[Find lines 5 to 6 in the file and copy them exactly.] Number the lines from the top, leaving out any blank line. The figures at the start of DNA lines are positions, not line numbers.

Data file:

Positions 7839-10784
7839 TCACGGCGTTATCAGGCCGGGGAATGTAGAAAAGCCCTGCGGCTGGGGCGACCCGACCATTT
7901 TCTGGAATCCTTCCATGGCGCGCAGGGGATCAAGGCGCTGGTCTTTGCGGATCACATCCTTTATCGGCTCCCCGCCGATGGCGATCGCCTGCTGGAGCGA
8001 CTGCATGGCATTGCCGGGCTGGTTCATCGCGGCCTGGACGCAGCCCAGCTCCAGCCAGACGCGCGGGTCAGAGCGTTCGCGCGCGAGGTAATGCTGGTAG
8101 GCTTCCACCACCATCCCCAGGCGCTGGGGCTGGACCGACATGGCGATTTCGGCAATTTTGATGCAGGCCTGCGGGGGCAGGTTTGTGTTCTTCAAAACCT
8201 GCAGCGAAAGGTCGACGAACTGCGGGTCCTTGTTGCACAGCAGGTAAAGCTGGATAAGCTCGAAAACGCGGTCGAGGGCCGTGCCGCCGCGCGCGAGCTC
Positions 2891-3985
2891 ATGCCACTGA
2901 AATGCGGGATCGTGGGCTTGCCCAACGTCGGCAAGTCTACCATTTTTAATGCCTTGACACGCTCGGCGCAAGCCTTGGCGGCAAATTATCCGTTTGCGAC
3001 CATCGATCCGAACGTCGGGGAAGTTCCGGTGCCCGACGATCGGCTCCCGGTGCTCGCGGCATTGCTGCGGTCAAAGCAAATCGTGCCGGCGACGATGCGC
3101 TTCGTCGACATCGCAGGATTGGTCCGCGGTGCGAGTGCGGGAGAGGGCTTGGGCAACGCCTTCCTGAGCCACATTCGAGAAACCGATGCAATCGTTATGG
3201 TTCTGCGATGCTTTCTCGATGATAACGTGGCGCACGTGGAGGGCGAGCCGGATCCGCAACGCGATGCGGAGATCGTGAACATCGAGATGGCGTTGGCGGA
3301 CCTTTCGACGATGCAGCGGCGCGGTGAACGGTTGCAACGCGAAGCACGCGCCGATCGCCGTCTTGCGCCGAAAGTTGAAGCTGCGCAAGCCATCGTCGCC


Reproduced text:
8101 GCTTCCACCACCATCCCCAGGCGCTGGGGCTGGACCGACATGGCGATTTCGGCAATTTTGATGCAGGCCTGCGGGGGCAGGTTTGTGTTCTTCAAAACCT
8201 GCAGCGAAAGGTCGACGAACTGCGGGTCCTTGTTGCACAGCAGGTAAAGCTGGATAAGCTCGAAAACGCGGTCGAGGGCCGTGCCGCCGCGCGCGAGCTC